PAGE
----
• Time to acknowledge (TTA)—Responsiveness is one of the few elements the SOC has direct control over. We measure the time between an alert being raised (“light starts to blink”) and when an analyst acknowledges that alert and begins the investigation. Improving this responsiveness requires that analysts don’t waste time investigating false positives while another true positive alert sits waiting. We achieve this with ruthless prioritization. Any alert that requires an analyst response must have a track record of 90 percent true positive. We’ll talk more about the technology we use in Part 3: Technology and will describe our use of “cold path” activities like proactive hunting to supplement the “hot path” of alerts in Part 2: People.
  • Time to remediate (TTR)—Much like many SOCs, we track the time to remediate an incident to ensure we’re limiting the time attackers have access to our environment, which drive effectiveness and efficiencies in our SOC processes and tools.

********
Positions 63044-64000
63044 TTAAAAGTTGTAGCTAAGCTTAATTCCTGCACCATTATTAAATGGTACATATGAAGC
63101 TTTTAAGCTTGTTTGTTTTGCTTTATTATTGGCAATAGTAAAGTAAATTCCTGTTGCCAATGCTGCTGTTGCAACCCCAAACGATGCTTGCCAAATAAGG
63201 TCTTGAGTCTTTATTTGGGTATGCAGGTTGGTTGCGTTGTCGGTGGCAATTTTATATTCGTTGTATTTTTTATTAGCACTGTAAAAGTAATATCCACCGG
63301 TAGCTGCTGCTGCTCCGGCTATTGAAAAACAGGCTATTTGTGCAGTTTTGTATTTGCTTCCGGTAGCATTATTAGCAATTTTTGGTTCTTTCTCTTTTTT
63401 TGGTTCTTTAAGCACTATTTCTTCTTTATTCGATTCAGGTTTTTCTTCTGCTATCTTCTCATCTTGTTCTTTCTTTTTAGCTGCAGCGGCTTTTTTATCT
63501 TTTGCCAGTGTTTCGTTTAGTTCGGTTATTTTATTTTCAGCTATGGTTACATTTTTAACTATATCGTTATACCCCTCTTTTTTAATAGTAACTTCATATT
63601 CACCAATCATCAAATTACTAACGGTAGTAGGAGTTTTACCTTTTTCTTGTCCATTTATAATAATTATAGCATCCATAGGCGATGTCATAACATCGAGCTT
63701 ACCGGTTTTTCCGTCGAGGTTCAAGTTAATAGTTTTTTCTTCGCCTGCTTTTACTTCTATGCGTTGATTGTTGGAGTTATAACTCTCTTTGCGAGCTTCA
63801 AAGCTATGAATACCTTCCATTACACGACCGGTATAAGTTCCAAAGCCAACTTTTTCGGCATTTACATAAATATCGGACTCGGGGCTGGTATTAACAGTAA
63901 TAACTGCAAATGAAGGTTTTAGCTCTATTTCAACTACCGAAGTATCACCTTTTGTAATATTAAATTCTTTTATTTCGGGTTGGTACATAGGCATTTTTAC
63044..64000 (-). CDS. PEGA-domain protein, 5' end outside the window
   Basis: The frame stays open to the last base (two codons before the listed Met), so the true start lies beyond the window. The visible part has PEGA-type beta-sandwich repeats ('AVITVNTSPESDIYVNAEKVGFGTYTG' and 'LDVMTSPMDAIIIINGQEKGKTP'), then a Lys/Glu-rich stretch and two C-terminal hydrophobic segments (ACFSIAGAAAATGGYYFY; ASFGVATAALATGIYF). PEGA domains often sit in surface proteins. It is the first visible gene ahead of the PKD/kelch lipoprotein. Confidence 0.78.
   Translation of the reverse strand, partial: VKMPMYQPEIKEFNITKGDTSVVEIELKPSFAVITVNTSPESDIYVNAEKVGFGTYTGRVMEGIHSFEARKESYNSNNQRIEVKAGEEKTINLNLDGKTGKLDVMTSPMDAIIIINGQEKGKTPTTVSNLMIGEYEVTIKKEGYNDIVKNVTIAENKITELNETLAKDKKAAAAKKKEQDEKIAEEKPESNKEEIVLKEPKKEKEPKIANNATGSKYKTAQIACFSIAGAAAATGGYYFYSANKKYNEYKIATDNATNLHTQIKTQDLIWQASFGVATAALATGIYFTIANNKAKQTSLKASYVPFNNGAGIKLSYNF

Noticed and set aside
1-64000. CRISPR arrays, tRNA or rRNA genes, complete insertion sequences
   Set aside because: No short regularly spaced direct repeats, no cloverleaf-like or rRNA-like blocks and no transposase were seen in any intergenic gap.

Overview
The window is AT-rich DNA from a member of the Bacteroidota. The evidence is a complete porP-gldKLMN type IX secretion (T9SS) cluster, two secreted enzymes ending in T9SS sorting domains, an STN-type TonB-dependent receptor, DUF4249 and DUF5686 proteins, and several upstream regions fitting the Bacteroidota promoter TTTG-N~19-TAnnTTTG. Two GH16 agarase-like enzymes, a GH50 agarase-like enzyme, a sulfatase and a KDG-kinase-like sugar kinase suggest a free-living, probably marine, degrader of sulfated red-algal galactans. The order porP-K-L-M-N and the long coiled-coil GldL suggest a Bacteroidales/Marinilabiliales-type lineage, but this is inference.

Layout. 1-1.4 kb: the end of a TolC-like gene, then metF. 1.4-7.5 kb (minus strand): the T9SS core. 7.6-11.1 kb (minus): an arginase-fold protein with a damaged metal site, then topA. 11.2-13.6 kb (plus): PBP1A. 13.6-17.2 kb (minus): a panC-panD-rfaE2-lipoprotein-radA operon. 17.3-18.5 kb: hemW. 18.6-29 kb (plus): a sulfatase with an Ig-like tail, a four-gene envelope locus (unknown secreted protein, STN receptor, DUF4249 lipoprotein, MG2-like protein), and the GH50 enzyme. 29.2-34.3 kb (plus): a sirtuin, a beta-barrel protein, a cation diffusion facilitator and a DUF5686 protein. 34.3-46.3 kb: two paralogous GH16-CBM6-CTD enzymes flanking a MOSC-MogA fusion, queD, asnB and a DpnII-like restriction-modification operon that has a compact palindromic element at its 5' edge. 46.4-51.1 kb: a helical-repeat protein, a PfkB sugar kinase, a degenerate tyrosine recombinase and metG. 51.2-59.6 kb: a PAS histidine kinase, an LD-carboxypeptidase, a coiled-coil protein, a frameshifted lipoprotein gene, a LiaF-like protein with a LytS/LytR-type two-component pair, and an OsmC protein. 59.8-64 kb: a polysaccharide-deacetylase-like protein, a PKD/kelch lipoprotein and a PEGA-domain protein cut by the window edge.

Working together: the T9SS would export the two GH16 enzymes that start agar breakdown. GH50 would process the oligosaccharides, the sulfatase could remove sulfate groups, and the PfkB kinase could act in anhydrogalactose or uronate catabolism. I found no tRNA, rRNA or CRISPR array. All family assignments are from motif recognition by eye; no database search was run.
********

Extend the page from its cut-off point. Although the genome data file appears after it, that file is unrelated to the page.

• Incidents remediated (manually/with automation)—We measure how many incidents are remediated manually and how many are resolved with automation. This ensures our staffing levels are appropriate and measures the effectiveness of our automation technology.
  • Escalations between each tier—We track how many incidents escalated between tiers to ensure we accurately capture the workload for each tier. For example, we need to ensure that Tier 1 work on an escalated incident isn’t fully attributed to Tier 2.

Get started

Our biggest recommendation for the SOC organization is to define the culture you want to inculcate. This will shape your team and attract the talent you want. In the coming weeks, we’ll share our philosophy on managing people, career paths, skills, and readiness, and what tools we use to enable our people to accomplish their mission.  In the meantime, head over to CISO series to learn more.

Read more from this series